Sunday, October 11, 2009
The Rehab Scandal: Relapse Rates
If 8 out of 10 addicts fail, is it really treatment?
The British drug treatment and recovery community has been squabbling recently over annual figures published by the National Treatment Agency (NTA) showing a marked increase in the number of people in drug treatment programs in Britain.
BBC home editor Mark Easton dug into the data and found that, of 202,000 people in treatment, a total of 7,324 “left the treatment programme drug free last year.” Ergo, “Just 3.6 % of those in treatment were discharged free of illegal drugs. “
Andrew Brown, a writer who covers addiction and substance abuse, cited studies showing relapse rates of 80 % or more, and wrote in the UK Telegraph that residential treatment advocates “can be fervent, and persuasive, in their enthusiasm, especially those individuals for whom rehab represents the turning point in their battle with addiction. But the fact is that the expected outcome from most people who enter a treatment centre remains—relapse.”
In the current issue of Newsweek, science writer Sharon Begley gives us some inadvertent clues. Since most residential treatment therapy revolves around individual and group counseling by psychologists, not M.D.s or prescribing psychiatrists, it is unnerving to discover, in a study highlighted by Begley, that clinical psychologists in general practice do not necessarily use “the interventions for which there is the strongest evidence of efficacy.” In other words, where’s the science?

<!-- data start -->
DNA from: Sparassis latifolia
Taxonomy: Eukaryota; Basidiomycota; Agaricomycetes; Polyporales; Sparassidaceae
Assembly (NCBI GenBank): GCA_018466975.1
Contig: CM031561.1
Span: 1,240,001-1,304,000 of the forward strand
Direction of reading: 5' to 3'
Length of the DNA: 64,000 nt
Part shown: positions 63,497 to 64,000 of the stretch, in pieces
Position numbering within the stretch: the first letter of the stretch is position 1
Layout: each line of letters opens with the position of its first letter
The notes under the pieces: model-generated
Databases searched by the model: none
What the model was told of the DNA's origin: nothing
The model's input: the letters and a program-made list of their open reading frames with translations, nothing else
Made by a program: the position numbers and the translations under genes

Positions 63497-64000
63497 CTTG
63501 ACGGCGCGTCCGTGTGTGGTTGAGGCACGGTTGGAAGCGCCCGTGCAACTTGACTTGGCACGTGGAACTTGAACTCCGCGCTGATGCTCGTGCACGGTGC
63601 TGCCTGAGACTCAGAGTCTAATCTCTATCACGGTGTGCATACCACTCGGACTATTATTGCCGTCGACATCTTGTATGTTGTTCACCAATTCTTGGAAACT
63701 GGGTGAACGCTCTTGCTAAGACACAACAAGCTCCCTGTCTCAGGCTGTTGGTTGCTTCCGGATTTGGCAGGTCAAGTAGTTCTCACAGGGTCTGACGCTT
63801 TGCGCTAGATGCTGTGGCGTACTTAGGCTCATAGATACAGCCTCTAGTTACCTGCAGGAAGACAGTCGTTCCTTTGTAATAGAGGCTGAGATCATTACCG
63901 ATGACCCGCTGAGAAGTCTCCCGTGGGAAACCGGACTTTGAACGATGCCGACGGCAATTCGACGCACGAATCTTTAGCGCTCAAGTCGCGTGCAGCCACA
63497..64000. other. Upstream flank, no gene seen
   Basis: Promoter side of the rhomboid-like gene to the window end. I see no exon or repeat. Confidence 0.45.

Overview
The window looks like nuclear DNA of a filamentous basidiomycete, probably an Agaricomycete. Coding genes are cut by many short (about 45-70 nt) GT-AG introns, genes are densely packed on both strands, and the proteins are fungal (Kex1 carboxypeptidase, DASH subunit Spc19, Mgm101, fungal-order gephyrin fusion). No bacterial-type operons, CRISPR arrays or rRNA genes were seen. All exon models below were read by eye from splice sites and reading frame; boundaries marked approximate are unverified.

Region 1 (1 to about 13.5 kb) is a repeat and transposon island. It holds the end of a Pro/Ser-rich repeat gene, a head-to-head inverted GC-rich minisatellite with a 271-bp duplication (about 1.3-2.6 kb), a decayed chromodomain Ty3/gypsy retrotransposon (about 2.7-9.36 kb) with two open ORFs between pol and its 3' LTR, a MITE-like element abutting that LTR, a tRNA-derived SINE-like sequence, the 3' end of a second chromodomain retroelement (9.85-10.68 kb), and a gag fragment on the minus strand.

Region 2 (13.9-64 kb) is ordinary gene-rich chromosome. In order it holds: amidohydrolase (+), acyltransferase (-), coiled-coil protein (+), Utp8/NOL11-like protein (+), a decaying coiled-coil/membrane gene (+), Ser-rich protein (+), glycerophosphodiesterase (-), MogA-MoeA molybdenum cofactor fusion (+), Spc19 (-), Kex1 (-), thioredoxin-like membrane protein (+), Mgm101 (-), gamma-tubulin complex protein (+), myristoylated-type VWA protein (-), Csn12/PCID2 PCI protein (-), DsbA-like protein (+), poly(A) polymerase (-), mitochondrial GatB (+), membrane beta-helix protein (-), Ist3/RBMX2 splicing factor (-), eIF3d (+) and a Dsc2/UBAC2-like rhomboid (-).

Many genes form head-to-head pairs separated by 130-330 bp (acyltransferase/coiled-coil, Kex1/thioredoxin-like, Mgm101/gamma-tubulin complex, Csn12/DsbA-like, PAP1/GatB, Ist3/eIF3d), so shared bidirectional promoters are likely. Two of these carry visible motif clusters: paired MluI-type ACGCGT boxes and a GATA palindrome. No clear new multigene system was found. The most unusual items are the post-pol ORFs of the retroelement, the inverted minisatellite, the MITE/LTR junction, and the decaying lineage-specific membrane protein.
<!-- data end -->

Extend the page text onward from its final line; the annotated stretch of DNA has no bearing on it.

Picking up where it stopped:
This is an argument that severely rankles psychologists, naturally enough. But Begley writes that because of rigorous clinical trials, we know, for example, that cognitive behavioral therapy can be effective against depression, OCD, bulimia, and other strongly serotonin-mediated disorders. “Neuroscience,” writes Begley, “has identified the brain mechanisms by which these interventions work, giving them added credibility.”
What, then, do we find being used as therapeutic tools in such situations by psychotherapists in the trenches, including those in addiction treatment facilities? The answer, according to Begley, is likely to be “chaotic meditation therapy, facilitated communication, dolphin-assisted therapy, eye-movement desensitization....”
Begley could have added sacral cranial therapy, electric acupuncture, and a host of other questionable practices now subsumed under the broad rubric of clinical psychology. The point is obvious: With more than a thousand brands of psychotherapy currently being practiced, it is safe to say that the field is rife with conflicting opinions about what works.
The problem is that the addicted person has no way of knowing whether the clinical therapy on offer during treatment is backed up by enough sound scientific evidence to warrant participation.
As long as clinics are showing relapse rates not unlike those shown by alcoholics and other addicts going it alone, patients and those involved in their recovery have every reason to view addiction therapy programs with a critical eye.
addiction drugs alcoholics anonymous